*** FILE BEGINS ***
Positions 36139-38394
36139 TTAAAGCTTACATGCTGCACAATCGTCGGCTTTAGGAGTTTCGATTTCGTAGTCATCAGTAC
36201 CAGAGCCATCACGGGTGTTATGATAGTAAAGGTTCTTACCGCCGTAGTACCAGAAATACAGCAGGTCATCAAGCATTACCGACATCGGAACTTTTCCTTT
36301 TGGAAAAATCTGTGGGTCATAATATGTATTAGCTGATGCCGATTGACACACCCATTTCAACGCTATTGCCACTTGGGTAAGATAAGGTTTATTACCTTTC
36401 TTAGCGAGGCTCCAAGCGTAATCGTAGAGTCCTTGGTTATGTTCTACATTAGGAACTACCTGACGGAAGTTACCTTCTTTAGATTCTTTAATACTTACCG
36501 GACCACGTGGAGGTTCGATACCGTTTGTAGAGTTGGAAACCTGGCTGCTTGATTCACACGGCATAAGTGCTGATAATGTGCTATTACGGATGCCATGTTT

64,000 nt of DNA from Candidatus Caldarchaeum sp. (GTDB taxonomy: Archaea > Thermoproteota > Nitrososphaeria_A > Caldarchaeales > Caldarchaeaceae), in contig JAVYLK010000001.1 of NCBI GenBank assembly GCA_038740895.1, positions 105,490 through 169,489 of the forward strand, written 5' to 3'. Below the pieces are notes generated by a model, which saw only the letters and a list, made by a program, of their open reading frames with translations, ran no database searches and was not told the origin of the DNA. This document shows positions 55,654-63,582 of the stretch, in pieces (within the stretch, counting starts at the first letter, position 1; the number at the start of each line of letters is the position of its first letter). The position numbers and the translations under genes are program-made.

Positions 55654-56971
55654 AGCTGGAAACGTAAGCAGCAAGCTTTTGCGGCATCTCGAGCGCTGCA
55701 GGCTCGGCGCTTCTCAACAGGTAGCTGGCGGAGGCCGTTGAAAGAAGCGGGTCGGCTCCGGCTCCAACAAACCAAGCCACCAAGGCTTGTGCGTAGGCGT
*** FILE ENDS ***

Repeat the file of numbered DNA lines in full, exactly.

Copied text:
Positions 36139-38394
36139 TTAAAGCTTACATGCTGCACAATCGTCGGCTTTAGGAGTTTCGATTTCGTAGTCATCAGTAC
36201 CAGAGCCATCACGGGTGTTATGATAGTAAAGGTTCTTACCGCCGTAGTACCAGAAATACAGCAGGTCATCAAGCATTACCGACATCGGAACTTTTCCTTT
36301 TGGAAAAATCTGTGGGTCATAATATGTATTAGCTGATGCCGATTGACACACCCATTTCAACGCTATTGCCACTTGGGTAAGATAAGGTTTATTACCTTTC
36401 TTAGCGAGGCTCCAAGCGTAATCGTAGAGTCCTTGGTTATGTTCTACATTAGGAACTACCTGACGGAAGTTACCTTCTTTAGATTCTTTAATACTTACCG
36501 GACCACGTGGAGGTTCGATACCGTTTGTAGAGTTGGAAACCTGGCTGCTTGATTCACACGGCATAAGTGCTGATAATGTGCTATTACGGATGCCATGTTT

64,000 nt of DNA from Candidatus Caldarchaeum sp. (GTDB taxonomy: Archaea > Thermoproteota > Nitrososphaeria_A > Caldarchaeales > Caldarchaeaceae), in contig JAVYLK010000001.1 of NCBI GenBank assembly GCA_038740895.1, positions 105,490 through 169,489 of the forward strand, written 5' to 3'. Below the pieces are notes generated by a model, which saw only the letters and a list, made by a program, of their open reading frames with translations, ran no database searches and was not told the origin of the DNA. This document shows positions 55,654-63,582 of the stretch, in pieces (within the stretch, counting starts at the first letter, position 1; the number at the start of each line of letters is the position of its first letter). The position numbers and the translations under genes are program-made.

Positions 55654-56971
55654 AGCTGGAAACGTAAGCAGCAAGCTTTTGCGGCATCTCGAGCGCTGCA
55701 GGCTCGGCGCTTCTCAACAGGTAGCTGGCGGAGGCCGTTGAAAGAAGCGGGTCGGCTCCGGCTCCAACAAACCAAGCCACCAAGGCTTGTGCGTAGGCGT